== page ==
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Stable Isotope Palaeodietary and Radiocarbon Evidence from the Early Neolithic Site of Zemunica, Dalmatia, Croatia

  • Eric Guiry (a1), Ivor Karavanić (a2) (a3), Rajna Šošić Klindžić (a2), Sahra Talamo (a4), Siniša Radović (a5) and Michael P. Richards (a1) (a4)...

Abstract

The Adriatic Sea and Balkan Peninsula were an important corridor for the spread of agriculture northwards and westwards from the Near East into Europe. Therefore, the pace and nature of the Mesolithic-Neolithic transition along the Adriatic coastline has important implications for the movement of new peoples and/or ideas during one of the most eventful periods in European prehistory. We present new Early Neolithic radiocarbon and stable isotope evidence from humans and animals from the Zemunica cave site in Dalmatia, Croatia. The results show that these humans date to the earliest Neolithic in the region, and they have completely terrestrial diets, where the main protein source was most likely to have come from domesticated animals. Data are then compared to previous isotope and archaeological evidence to explore models for the spread of agriculture along the eastern Adriatic coast.

La mer Adriatique et la péninsule des Balkans jouèrent un rôle de taille dans la dissémination de l'agriculture vers le nord et l'ouest de l'Europe à partir du Proche Orient. Le caractère et la rapidité de la transition entre le Mésolithique et le Néolithique le long de la côte adriatique a donc eu des conséquences importantes pour le mouvement de nouveaux arrivants et/ou d'idées pendant la phase la plus mouvementée de la préhistoire européenne. Nous présentons ici une série de nouvelles datations radiocarbone et une analyse des isotopes stables sur la base d'ossements humains at animaux provenant de la grotte de Zemunica en Dalmatie (Croatie). Les résultats indiquent que les occupants de Zemunica appartenaient à la phase la plus ancienne du Néolithique de cette région et que leur régime alimentaire était entièrement terrestre, la source principale de protéines provenant vraisemblablement d'animaux domestiques. Enfin, en comparant les résultats obtenus à des données archéologiques et isotopiques plus anciennes, nous examinons certains modèles concernant la propagation de l'agriculture le long de la côte adriatique orientale. Translation by Madeleine Hummler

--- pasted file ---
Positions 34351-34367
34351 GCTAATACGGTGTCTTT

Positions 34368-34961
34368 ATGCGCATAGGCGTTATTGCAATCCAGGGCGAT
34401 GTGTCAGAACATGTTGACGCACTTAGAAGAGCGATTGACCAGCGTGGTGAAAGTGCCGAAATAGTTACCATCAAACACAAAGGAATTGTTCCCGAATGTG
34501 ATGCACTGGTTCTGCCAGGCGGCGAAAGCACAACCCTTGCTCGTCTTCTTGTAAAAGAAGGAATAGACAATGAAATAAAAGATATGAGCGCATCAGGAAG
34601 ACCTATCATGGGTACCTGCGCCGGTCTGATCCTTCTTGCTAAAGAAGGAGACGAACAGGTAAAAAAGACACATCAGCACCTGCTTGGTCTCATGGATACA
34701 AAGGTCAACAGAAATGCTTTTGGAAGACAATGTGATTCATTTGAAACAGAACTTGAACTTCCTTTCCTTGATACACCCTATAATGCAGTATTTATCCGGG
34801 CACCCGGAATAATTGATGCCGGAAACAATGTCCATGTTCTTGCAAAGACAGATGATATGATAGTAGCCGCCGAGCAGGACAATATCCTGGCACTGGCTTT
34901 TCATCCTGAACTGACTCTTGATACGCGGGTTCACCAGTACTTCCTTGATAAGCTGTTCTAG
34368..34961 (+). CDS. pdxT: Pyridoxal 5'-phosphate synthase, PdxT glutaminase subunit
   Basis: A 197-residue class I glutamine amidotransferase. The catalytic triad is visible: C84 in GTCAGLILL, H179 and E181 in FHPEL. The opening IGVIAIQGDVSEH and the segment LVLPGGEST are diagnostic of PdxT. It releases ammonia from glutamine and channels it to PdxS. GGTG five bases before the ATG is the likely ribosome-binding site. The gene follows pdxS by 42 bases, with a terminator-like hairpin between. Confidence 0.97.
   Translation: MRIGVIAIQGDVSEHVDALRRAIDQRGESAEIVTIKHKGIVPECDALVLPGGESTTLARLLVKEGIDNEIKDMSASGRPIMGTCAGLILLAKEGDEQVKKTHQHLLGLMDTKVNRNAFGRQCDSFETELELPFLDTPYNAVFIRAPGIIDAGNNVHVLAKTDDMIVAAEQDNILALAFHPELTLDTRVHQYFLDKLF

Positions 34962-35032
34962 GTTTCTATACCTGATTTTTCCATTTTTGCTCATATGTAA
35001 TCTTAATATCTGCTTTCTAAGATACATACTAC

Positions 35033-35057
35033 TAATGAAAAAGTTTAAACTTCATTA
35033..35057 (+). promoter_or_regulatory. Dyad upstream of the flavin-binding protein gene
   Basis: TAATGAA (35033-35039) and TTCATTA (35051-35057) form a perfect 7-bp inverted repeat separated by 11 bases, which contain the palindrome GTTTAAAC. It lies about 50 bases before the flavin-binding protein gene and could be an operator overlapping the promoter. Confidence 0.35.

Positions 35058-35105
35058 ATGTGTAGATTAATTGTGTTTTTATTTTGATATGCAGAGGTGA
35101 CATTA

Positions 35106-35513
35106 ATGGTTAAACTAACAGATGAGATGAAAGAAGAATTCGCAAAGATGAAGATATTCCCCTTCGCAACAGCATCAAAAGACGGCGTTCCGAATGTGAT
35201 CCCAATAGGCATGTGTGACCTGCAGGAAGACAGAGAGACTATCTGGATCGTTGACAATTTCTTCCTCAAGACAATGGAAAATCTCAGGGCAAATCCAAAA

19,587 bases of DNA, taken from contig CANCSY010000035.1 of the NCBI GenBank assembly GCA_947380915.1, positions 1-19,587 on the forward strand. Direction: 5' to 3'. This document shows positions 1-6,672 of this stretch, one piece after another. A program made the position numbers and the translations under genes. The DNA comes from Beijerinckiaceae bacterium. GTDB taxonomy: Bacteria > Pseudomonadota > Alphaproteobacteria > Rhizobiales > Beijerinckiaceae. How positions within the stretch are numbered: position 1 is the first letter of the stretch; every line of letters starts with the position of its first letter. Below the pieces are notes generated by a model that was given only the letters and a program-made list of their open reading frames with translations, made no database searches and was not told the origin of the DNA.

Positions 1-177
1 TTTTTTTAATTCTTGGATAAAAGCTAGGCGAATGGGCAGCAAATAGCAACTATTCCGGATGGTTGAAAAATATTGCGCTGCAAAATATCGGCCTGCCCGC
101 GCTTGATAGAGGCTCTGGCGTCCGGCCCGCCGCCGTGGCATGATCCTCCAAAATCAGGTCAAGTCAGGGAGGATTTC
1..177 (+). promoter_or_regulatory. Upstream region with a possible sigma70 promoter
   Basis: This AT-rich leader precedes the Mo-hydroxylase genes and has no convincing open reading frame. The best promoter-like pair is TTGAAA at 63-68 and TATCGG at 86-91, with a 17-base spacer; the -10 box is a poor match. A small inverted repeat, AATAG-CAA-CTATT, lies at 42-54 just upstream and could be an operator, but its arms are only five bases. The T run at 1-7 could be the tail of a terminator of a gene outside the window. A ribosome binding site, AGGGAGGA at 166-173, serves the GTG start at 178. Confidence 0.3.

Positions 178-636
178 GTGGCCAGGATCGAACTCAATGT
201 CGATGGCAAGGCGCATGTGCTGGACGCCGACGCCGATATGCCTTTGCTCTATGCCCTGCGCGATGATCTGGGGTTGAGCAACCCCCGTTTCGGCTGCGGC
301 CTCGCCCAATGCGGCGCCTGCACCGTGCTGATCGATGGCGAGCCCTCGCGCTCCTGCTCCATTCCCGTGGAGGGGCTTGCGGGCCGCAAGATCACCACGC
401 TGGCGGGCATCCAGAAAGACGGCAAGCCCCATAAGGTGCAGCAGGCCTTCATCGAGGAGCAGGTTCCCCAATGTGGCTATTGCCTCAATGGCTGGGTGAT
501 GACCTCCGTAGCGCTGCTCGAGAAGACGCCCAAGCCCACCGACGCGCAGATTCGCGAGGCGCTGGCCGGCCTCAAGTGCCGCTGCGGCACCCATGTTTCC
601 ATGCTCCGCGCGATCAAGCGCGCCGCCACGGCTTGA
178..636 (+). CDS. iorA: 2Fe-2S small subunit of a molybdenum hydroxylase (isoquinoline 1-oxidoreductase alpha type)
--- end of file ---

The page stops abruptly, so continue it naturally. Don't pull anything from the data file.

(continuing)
Die Adria und die Balkanhalbinsel waren bedeutende Verbindungswege für die nördliche und westliche Ausbreitung der Landwirtschaft aus dem Nahen Osten nach Europa. Die Geschwindigkeit und die Art des Übergangs vom Mesolithikum zum Neolithikum entlang der adriatischen Küste hatten erhebliche Auswirkungen auf den Verkehr von neuen Bevölkerungen und/oder Ideen in einer der ereignisreichsten Epochen der europäischen Urgeschichte. In diesem Artikel werden neue Radiokarbon Datierungen und die Ergebnisse von isotopischen Analysen von Menschen und Tiere aus der frühneolithischen Höhle von Zemunica in Dalmatien (Kroatien) vorgelegt. Es ergibt sich, dass man diese Menschen in die älteste neolithische Phase des Gebietes datieren muss und dass ihre Ernährung völlig ländlich war. Haustiere waren sehr wahrscheinlich die Hauptquelle von Proteinen. Diese Angaben werden dann mit früher erhaltenen isotopischen und archäologischen Daten verglichen um Modelle, welche die Ausbreitung der Landwirtschaft entlang der ostadriatischen Küste betreffen, zu erwägen. Translation by Madeleine Hummler

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